Nelson bombing: RUC acts to quell collusion rumours

Kent chief constable and the FBI are called in to assist the investigation into solicitor's murder
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THE ROSEMARY Nelson killing and the unanswered questions surrounding it yesterday resulted in the Royal Ulster Constabulary calling in officers from England and from the FBI to assist in its investigation.

The move came after a wave of criticism and allegations against the RUC from nationalist and human rights sources following the death of Mrs Nelson from injuries inflicted by an undercar boobytrap bomb on Monday.

With accusations of collusion thick in the air, the force clearly believed it had to move swiftly to counter criticisms that it would be investigating itself.

The Chief Constable, Sir Ronnie Flanagan, announced he had asked the Chief Constable of Kent, David Phillips, to head the investigation, and that the FBI would also be involved.

He added: "I think it is important, when there are grave concerns about Mrs Nelson on the international front, that their involvement will also give this investigation an international dimension as well as added independence.

"I recognise this is an unprecedented case in the nature of the sort of allegations that have been made."

The Northern Ireland Secretary, Mo Mowlam, in the United States for meetings and St Patrick's Day celebrations, led a minute's silence for Mrs Nelson in Washington yesterday.She described Mrs Nelson as "a brave woman who stood up for what she believed in and carried those beliefs into her work".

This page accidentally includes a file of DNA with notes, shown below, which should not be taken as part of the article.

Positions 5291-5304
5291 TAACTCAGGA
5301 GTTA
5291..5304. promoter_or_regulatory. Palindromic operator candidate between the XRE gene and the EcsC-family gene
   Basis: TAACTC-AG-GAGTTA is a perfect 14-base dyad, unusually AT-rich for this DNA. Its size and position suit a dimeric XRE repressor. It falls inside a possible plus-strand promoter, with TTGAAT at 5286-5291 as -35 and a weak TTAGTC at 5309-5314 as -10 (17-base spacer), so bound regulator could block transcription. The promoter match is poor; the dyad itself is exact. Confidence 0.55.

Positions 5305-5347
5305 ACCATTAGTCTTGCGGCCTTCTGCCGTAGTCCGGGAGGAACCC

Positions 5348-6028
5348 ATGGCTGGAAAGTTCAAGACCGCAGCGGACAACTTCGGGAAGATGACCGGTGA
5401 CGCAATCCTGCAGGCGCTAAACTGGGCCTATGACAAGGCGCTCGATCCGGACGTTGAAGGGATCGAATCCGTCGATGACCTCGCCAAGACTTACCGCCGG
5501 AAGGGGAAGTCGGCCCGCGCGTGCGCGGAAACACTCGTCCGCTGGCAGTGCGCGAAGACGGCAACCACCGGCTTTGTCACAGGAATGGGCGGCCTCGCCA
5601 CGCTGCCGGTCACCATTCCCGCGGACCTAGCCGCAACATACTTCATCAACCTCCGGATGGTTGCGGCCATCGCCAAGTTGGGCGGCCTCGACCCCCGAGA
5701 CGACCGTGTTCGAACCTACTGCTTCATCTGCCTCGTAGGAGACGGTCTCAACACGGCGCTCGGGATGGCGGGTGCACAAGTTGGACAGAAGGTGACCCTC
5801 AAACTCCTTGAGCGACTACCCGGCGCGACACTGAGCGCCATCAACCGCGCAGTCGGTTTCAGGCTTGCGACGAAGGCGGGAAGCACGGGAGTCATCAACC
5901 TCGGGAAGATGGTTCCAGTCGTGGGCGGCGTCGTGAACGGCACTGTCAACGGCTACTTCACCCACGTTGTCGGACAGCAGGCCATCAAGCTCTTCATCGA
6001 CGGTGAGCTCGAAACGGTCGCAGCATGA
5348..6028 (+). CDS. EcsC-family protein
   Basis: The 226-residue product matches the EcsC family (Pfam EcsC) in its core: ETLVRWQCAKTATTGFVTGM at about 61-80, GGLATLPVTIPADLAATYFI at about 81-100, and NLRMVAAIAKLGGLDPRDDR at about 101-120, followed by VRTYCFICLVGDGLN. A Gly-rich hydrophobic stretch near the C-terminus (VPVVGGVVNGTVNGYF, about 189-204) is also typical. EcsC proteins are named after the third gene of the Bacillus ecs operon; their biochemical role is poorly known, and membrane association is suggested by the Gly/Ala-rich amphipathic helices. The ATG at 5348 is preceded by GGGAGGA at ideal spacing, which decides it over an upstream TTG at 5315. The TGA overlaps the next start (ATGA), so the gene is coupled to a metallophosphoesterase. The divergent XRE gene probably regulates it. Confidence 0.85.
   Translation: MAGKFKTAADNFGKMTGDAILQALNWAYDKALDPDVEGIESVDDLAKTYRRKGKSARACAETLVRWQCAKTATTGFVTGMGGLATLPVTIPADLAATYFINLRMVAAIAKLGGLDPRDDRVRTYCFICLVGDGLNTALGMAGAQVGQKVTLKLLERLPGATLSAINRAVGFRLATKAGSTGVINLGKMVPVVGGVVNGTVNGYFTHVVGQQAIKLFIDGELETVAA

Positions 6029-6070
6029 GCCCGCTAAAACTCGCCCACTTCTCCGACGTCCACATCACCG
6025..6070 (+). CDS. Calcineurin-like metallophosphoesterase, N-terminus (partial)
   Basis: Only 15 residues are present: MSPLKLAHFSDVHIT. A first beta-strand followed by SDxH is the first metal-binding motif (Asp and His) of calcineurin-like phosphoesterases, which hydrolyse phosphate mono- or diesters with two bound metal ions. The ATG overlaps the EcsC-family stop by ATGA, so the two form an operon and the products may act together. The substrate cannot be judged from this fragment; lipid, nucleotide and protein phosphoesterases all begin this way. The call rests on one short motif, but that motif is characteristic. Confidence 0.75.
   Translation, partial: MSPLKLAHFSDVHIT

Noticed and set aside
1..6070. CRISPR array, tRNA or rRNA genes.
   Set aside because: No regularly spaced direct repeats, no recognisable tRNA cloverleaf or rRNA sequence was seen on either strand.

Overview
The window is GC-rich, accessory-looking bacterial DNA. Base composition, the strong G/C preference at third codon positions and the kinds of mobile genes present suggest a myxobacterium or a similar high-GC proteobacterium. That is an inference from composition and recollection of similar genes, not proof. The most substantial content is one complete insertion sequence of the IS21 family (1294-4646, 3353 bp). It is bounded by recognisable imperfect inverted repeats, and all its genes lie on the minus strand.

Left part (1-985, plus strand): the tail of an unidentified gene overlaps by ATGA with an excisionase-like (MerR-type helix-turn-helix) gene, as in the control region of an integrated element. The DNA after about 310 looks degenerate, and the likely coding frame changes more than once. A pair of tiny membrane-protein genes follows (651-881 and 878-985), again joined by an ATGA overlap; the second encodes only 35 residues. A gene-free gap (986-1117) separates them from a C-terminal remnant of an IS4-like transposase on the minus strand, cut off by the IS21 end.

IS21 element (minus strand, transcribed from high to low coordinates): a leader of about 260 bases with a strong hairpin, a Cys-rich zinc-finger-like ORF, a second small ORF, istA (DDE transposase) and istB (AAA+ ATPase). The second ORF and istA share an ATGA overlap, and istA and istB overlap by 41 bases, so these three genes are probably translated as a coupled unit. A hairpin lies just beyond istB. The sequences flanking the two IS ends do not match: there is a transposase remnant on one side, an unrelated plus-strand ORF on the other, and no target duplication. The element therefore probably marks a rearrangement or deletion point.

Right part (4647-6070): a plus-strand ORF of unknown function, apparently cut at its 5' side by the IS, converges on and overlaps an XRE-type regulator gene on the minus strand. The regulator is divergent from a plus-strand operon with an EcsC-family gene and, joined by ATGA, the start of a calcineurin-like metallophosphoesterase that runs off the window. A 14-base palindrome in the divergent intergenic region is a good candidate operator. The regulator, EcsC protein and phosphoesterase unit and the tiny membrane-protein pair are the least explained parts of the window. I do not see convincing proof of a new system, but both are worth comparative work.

Although the murder was claimed by the Red Hand Defenders, a small grouping responsible for two other killings in the past six months, the possibility that it had help from a larger loyalist organisation is being investigated. Undercar boobytraps were a regular feature of the IRA's campaign of violence until the early Nineties, but they have remained outside the capabilities of almost all loyalist organisations. The exception to this has been the Ulster Defence Association, which has mounted four such attacks in just over two years, one of which resulted in a death. The possibility of a large-scale return to UDA violence is of major concern to the authorities.

In Lurgan, Co Armagh, parish priest Father Kieran McParlan said Mrs Hamilton's husband and three children were shocked and distressed by the killing. "They are numb, feeling very helpless and in need of support and care."

In the city of Londonderry, solicitors staged a march to an RUC station. One of them, Paddy McDermott, said they wished to express disquiet at the murder and solidarity with the Nelson family.

"We wish to make it clear that we want to see a full and proper independent investigation into Rosemary's death and into the threats which were made against her life."

Param Cumaraswamy, the United Nations special investigator to whom Mrs Nelson had complained of police intimidation, said he had feared for her life. Describing her as a very courageous human rights lawyer, he added: "Though I feared that Rosemary's life was at stake, I really didn't expect this to happen to her and this is really a shock."

On 30 March, Mrs Nelson had been due to meet the Independent Police Complaints Commission to hear the results of an investigation into her complaints that she had been the subject of death threats and assaults from officers of the RUC. The Commission had supervised an inquiry by the Metropolitan Police into her allegations and the police report is now with the Director of Public Prosecutions in Northern Ireland.

The UN report which prompted the investigation was the latest in a long line of inquiries into human rights issues in Northern Ireland which describe a pattern in which RUC detectives questioning paramilitary suspects are said to threaten both the suspects and their lawyers.